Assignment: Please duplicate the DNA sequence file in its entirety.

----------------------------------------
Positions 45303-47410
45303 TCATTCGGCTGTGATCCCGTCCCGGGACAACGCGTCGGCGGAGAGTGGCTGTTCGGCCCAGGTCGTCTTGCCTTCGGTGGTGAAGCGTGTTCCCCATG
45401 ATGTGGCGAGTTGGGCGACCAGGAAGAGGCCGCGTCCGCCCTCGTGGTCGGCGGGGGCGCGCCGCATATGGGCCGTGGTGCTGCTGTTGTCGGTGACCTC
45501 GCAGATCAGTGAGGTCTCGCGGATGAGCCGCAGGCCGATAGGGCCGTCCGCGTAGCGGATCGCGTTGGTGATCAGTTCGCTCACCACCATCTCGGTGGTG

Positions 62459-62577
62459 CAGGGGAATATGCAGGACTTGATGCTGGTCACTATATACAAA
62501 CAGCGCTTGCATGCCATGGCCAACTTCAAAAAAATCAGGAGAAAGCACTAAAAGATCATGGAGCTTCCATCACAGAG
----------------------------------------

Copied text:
Positions 45303-47410
45303 TCATTCGGCTGTGATCCCGTCCCGGGACAACGCGTCGGCGGAGAGTGGCTGTTCGGCCCAGGTCGTCTTGCCTTCGGTGGTGAAGCGTGTTCCCCATG
45401 ATGTGGCGAGTTGGGCGACCAGGAAGAGGCCGCGTCCGCCCTCGTGGTCGGCGGGGGCGCGCCGCATATGGGCCGTGGTGCTGCTGTTGTCGGTGACCTC
45501 GCAGATCAGTGAGGTCTCGCGGATGAGCCGCAGGCCGATAGGGCCGTCCGCGTAGCGGATCGCGTTGGTGATCAGTTCGCTCACCACCATCTCGGTGGTG

Positions 62459-62577
62459 CAGGGGAATATGCAGGACTTGATGCTGGTCACTATATACAAA
62501 CAGCGCTTGCATGCCATGGCCAACTTCAAAAAAATCAGGAGAAAGCACTAAAAGATCATGGAGCTTCCATCACAGAG